THE ORIENTAL RUG MARKET VIEWED AS A PYRAMID
By Jan David Winitz, President & Founder
I have spent nearly four decades working with collectors and connoisseurs to help them build what have become extremely valuable private collections of rare antique rugs. Many of my clients also collect other forms of art and antiques, and are tremendously knowledgeable about antiquities, but might not be fully versed about antique Oriental rugs.
I consistently see that collectors, whether they are new to the rug milieu or already deeply involved in it, value an educational approach to understanding carpets which they often ultimately use as wall art as well as floor coverings.
To help clients understand the realm of these rugs and to better understand their value in the context of other valuable art and antiques, I developed a proprietary Oriental Rug Pyramid ™as a graphic and comprehensive tool to comprehend the market for handwoven Oriental rugs.
Rankings in the six-level rug Pyramid are based on artistry, craftsmanship, quality of materials, condition, age and provenance. The Pyramid encompasses the entire history of Oriental rug weaving with an emphasis on the Second Golden Age of Persian Weaving, ca. 1800 to ca. 1910, which is the period where art and investment level rugs are still available to connoisseurs and collectors.
In the Pyramid, as the tiers descend, the number of available pieces increases significantly, while the artistry and originality decreases. Rugs in Level 1 are held primarily by museums. Art-level pieces are found in Levels 2 through 4. Rugs in Levels 5 and 6 would be considered durable floor coverings of no intrinsic art or investment value.
Level 1 | Museum-Quality
Primarily 13th to 18th-centuries — The Persian Safavid dynasty that ruled from 1501–1736 (“The Golden Age of Persian Weaving”) sponsored workshops that produced many of the finest carpets the world has ever seen. In 2013, a stunning 17th-century Persian Kirman rug sold at Sotheby’s auction for $33.8 million.
Level 2 | High-Collectible
Primarily from early 19th-century to circa 1875 — Artistic achievement and great originality flourished this period. These best-of-the-best caliber rugs exhibit fluid, subtly varied designs a highly exotic use of nuanced colors, and achieve superb aesthetic balance and harmony in the process. The finest rugs from “The Second Golden Age” were woven primarily in Persia and the Caucasus Mountains, but also in Turkey and the Central Asian plateau.
High-Collectible floral weaving styles such as Mohtasham Kashan and Laver Kirman offer specimens of unparalleled detail work and refinement, while the best of geometric rugs include Caucasian, Bakshaish, Camelhair and South Persian tribal rugs, notably Qashqai. While historical rugs from Level 1 are typically too fragile, many High-Collectible pieces are sufficiently durable for floor use.
Level 3 | Connoisseur-Caliber
Primarily from circa 1850 to late 19th-century — This category encompasses outstanding rugs from all of the major Persian and tribal groups.
The period starting around 1875 is often termed “The Revival Period” of Persian carpet weaving, as a greater number of rugs were commissioned in styles such as Hadji Jallili Tabriz, Laver Kirman, Ferahan Sarouk, the extremely popular Serapis, and from a plethora of small village and tribal groups. Highly talented artisans used an excellent quality of materials and original, captivating designs and color combinations.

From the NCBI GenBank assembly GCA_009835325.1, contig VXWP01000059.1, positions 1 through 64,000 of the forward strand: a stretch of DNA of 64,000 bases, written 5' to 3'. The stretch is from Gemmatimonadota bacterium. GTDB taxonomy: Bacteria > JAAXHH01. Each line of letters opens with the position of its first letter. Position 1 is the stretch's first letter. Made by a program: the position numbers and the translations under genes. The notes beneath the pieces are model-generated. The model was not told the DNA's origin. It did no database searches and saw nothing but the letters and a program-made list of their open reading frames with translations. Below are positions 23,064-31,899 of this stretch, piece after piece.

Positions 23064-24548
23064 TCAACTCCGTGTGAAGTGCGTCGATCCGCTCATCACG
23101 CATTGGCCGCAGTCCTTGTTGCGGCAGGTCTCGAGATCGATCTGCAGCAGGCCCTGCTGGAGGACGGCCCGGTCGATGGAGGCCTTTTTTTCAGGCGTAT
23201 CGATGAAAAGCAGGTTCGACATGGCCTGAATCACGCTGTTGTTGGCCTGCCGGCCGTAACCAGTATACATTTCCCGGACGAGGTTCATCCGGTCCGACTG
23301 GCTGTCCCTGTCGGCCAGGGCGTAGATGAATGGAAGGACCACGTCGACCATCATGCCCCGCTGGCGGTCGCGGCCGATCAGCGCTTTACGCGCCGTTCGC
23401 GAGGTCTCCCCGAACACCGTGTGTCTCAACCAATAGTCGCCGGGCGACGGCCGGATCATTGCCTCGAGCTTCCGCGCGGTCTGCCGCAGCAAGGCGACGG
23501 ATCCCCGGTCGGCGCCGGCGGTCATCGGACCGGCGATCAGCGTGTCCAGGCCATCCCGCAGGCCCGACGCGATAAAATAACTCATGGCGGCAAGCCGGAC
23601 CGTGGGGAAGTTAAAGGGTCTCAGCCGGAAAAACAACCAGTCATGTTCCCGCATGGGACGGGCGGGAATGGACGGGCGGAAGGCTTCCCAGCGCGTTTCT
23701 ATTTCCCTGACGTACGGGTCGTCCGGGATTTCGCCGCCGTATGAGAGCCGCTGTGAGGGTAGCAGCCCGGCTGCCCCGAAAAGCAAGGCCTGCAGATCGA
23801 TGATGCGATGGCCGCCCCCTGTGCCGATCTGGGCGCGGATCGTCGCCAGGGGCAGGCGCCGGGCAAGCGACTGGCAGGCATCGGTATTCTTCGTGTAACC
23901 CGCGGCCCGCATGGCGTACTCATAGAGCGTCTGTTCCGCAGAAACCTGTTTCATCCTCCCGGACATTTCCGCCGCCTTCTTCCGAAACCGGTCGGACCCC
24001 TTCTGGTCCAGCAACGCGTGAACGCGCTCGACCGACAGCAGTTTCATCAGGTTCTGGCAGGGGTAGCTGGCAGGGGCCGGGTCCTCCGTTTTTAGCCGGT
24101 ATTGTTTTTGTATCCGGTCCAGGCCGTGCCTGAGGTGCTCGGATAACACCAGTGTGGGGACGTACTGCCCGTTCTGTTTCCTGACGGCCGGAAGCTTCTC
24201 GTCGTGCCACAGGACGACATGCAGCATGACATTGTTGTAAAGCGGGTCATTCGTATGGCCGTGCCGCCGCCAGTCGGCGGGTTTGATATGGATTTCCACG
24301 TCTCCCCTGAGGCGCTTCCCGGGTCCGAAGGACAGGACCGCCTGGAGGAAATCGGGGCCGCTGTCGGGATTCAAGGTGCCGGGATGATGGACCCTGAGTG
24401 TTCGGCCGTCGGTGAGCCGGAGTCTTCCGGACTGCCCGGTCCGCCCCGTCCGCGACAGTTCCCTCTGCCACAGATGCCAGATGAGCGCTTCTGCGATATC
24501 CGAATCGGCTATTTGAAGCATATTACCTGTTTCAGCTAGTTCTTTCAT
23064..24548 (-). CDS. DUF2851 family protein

In today’s international market, a selection of excellent examples in quite good condition can only be found through a handful of specialty dealers worldwide and the finest offerings of major auction houses.
Level 4 | High-Decorative
Primarily 1875 to 1910 — With international demand increasing rapidly, the number of working looms, more rugs were woven for export, and designs became less complex and color palettes changed to satisfy Western decorative taste. Yet aesthetic appeal and originality still played a large role in the finest of these carpet workshops, where alluring designs combined with the color shifting technique known as “abrash” was still adroitly employed. Sultanabad, Mahal and Bijar are central styles in this group. Synonymous with sophistication and grace, and capable of “mixing” with a broad range of furniture and art styles, both these and Level 3 rugs are widely sought after today.
Level 5 | Decorative
Primarily 1920 to 1970— When the decorative rug market exploded, most of the resultant weavings fell into this category. The level of materials, craftsmanship and innovative artistry decreased notably, with often modern chemical dyes supplanting more subtle natural pigments.
Some Persian rugs woven prior to 1910 also fall into this category, as they are damaged, chemically washed, irregular in shape, of garish or fugitive dyes or are simply uninspired.
Level 6 | Reproductions
Typically 1970 to present — The newest contributions to the hand-woven market are adaptations of traditional Persian designs created in a broad range of qualities. These are by far the most widely available Oriental rugs today. Although the pieces may be labeled with famous Persian regional names, the majority are woven in India, China, Pakistan, Turkey, Egypt and Romania. Some reproductions are finely crafted using natural dyes, although the artistic spark and individuality that give earlier rugs enduring value are not present.
The best Oriental rugs are valuable art works and precious tangible assets, therefore should be appraised and insured at appropriate value levels.